Just before the interview - Are you wearing your best suit and tie? Make sure the phone is not off the hook. Make sure there is no background noise. Talk out loud to yourself for a minute so you're not squeaky when you start the interview, especially if it is early in the morning.

When the time comes When you answer the call, wait till it rings 2 or 3 times. Don't pick it up straight away, you'll appear too eager. Leave it too late and it will appear like you're not really interested. Never ask the interviewer to call back at a more suitable time.

For the duration of the telephone interview, sit up right or stand. Don't pace around or lie on your stomach. Avoid slang. Avoid saying umm and err. Sound professional and stay focussed at all times. You want the interviewer to know you are taking in what he is saying and you want to reflect this with thoughtful and meaningful replies.
Meet and greet Hello, how are you today? Exchange pleasantries. For example - what is the weather like there today? (If you are calling from a different city)

Establish who you are talking to and the position you are interviewing for Establish the length of the call. The telephone interview itself begins Analyze the style of the interview and try and match the pace. Help the interviewer along if he or she is not a professional. Talk to the photo and listen intently. You don't want to ask the interviewer to repeat the question. Never interrupt and wait a couple of seconds to give your reply. Remember. Never use negative words. Always be positive.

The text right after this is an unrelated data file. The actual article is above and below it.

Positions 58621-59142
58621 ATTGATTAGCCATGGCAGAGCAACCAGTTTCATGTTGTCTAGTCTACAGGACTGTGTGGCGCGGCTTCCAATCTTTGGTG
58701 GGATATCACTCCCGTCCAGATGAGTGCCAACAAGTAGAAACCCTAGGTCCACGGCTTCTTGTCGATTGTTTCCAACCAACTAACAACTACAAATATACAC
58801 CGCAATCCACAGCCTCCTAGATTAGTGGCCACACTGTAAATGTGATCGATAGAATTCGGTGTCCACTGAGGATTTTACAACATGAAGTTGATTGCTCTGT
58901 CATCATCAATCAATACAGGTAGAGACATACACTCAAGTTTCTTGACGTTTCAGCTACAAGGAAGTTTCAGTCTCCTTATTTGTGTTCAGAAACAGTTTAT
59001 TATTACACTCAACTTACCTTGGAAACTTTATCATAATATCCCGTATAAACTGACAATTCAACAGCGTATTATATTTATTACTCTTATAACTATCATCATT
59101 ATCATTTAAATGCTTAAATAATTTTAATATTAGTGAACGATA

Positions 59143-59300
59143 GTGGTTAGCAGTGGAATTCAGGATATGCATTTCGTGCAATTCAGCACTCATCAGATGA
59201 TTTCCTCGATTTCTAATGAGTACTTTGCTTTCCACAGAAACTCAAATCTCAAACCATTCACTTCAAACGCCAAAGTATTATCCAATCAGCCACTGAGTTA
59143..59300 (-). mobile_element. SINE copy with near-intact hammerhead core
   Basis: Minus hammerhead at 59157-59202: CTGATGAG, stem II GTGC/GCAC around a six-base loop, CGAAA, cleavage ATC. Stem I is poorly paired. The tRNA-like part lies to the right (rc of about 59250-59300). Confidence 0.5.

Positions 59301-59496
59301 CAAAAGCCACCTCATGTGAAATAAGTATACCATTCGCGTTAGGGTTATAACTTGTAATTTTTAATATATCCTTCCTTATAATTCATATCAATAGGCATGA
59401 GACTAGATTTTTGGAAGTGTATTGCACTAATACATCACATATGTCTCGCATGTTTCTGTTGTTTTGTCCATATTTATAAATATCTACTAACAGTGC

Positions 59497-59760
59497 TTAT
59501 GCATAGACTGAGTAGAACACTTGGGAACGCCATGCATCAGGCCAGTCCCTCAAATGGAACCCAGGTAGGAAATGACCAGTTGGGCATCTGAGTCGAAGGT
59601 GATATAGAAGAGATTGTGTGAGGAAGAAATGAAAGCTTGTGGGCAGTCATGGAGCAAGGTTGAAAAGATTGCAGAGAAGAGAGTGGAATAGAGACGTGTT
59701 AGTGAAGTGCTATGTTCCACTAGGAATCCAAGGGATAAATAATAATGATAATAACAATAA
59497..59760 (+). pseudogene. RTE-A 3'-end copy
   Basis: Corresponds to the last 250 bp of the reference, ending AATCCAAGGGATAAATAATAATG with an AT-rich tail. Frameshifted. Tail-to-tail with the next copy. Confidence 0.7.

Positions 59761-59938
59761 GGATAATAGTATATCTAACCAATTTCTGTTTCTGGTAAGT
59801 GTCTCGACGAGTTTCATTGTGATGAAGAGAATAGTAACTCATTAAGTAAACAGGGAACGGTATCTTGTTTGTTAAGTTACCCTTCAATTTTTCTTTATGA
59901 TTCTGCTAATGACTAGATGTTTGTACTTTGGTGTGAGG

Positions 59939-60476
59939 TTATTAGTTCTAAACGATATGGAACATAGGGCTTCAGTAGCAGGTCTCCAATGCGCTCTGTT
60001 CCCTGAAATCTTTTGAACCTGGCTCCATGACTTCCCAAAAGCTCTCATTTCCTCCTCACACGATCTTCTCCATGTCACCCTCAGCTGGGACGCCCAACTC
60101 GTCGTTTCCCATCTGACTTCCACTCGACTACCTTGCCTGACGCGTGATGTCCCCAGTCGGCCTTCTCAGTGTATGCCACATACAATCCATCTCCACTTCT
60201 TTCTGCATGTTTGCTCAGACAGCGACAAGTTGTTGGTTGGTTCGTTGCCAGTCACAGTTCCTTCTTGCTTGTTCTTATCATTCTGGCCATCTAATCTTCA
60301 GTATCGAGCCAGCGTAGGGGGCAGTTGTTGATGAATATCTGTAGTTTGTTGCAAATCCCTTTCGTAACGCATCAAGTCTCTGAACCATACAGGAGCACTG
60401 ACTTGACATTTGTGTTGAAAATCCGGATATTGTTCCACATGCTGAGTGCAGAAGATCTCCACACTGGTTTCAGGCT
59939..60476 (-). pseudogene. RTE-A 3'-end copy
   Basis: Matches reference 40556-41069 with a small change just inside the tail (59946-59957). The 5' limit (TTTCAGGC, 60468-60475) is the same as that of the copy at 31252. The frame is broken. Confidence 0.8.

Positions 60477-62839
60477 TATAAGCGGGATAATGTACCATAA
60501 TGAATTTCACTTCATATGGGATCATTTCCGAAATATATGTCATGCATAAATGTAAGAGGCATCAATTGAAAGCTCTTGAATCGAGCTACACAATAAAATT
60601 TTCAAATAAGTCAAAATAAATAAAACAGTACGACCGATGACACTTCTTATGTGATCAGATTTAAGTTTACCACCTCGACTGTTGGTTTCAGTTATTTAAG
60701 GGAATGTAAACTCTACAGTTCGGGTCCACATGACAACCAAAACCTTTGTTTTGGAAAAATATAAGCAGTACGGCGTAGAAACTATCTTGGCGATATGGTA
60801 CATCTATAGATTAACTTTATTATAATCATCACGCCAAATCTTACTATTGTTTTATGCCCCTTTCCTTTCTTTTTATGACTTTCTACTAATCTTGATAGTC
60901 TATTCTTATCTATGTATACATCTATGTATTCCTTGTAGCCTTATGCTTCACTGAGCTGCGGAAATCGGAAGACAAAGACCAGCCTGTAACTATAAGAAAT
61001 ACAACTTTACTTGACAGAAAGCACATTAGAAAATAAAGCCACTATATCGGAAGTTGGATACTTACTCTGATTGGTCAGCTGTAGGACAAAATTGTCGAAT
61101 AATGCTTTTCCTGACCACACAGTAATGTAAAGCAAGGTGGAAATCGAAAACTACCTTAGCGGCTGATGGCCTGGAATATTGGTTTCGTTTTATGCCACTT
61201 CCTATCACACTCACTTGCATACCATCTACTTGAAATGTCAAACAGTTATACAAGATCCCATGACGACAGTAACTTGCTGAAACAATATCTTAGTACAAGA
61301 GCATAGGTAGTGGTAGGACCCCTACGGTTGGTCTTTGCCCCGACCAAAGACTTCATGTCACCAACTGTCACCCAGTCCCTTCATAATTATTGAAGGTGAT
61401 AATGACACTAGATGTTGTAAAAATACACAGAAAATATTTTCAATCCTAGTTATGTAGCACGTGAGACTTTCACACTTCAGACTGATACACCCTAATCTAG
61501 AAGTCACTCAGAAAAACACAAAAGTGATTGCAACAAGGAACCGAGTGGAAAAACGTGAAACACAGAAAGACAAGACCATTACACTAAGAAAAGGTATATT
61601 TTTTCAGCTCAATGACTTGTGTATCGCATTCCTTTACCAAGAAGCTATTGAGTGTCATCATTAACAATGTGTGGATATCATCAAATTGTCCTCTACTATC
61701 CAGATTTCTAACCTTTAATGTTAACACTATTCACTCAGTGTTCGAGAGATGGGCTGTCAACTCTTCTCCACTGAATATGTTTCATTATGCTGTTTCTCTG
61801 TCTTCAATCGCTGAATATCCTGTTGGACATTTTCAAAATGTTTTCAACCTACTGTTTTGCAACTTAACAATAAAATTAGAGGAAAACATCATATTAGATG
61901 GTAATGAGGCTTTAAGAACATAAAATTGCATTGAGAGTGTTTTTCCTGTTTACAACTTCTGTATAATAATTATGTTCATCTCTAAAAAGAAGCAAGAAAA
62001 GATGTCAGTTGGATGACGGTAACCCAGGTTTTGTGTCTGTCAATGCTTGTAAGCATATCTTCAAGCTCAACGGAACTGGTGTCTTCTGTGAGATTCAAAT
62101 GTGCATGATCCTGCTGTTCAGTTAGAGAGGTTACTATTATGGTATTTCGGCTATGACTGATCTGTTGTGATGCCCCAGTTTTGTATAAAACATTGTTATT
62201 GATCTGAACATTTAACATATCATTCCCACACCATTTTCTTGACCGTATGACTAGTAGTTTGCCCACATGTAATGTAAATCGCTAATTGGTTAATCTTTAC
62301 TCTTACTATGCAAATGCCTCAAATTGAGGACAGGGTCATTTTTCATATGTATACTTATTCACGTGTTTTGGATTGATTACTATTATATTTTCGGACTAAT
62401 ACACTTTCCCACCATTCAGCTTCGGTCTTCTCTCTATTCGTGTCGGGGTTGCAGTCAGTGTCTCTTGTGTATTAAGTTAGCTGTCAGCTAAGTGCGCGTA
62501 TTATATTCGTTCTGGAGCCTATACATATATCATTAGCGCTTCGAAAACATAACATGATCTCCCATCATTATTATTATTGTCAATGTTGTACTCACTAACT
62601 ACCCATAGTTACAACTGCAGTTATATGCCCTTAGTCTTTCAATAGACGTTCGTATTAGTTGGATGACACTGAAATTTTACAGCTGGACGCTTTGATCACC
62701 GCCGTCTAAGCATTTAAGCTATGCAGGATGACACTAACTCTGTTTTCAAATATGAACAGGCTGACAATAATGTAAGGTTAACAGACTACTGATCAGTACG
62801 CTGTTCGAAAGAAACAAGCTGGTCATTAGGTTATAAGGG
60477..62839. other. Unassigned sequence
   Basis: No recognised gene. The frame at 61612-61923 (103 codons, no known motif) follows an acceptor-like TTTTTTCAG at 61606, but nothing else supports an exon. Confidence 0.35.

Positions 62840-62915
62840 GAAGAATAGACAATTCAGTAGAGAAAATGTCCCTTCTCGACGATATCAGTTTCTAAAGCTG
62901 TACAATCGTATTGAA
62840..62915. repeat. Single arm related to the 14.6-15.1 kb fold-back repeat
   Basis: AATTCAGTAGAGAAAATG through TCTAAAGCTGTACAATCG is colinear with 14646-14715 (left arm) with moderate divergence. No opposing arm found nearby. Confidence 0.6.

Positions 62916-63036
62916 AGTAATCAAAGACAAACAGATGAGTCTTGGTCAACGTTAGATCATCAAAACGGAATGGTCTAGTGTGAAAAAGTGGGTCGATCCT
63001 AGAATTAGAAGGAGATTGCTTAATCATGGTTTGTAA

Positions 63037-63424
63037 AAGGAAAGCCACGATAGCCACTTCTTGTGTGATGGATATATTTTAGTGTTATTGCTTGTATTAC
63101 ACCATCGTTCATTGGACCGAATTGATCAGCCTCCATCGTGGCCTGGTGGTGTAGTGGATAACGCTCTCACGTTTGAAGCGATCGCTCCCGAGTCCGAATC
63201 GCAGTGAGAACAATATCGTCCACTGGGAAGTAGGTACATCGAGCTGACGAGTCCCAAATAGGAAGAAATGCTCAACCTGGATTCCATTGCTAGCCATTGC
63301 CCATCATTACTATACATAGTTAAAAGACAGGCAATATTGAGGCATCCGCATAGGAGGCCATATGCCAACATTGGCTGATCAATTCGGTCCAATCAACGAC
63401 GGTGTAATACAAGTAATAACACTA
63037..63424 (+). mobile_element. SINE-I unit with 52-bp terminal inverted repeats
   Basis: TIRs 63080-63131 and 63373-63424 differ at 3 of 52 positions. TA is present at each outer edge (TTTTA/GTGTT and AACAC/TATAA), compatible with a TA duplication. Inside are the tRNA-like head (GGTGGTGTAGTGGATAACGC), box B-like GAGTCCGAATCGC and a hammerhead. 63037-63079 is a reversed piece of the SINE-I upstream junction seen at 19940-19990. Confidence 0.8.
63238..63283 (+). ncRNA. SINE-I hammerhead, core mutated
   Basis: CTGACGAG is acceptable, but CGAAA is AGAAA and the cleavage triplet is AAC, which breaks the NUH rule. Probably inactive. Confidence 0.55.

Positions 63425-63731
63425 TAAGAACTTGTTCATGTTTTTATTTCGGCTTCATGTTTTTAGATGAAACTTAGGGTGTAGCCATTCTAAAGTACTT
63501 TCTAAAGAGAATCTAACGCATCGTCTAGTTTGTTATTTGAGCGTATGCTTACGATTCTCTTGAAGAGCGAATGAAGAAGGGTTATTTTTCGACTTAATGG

Be brief and to the point in your replies. The interviewer is probably taking notes and might have a lot of candidates to get through. You want to stand out from the crowd. Don't ramble Ask killer questions You want to demonstrate to the interviewer you have researched the company and the position and that you can see yourself in the role. You want to come across as assertive and curious, and able to think on your feet. Show your feelings The interviewer obviously cannot read your body language so he needs to get a feel of who you are, and if you would fit into the team. He wants to get a feel of you being assertive, efficient and trustworthy. Vary your voice to show your emotions, he doesn't want to hire a robot! Wave your other hand if you like, to express your emotions. Most of all you want to come across as being likable.

Wrap it up You need to tell the interviewer that you want this job - "I WANT THIS JOB". Ask the interviewer what the next steps are and when they expect to start conducting face-to-face interviews. Even if you think you are not interested in the job, go along with it. You don't know what other opportunities this could lead to. You need to thank the interviewer for his or her time. After the telephone interview The next day, send an email to the interviewer expressing your interest in the company and recap your suitability to the job. Two or three days later, send a written thank you note again expressing your interest in the company and reiterating why you are a good candidate for the job. Use quality stationery. Debrief How did you perform? Make sure you've got the main points to recap to the interviewer in the email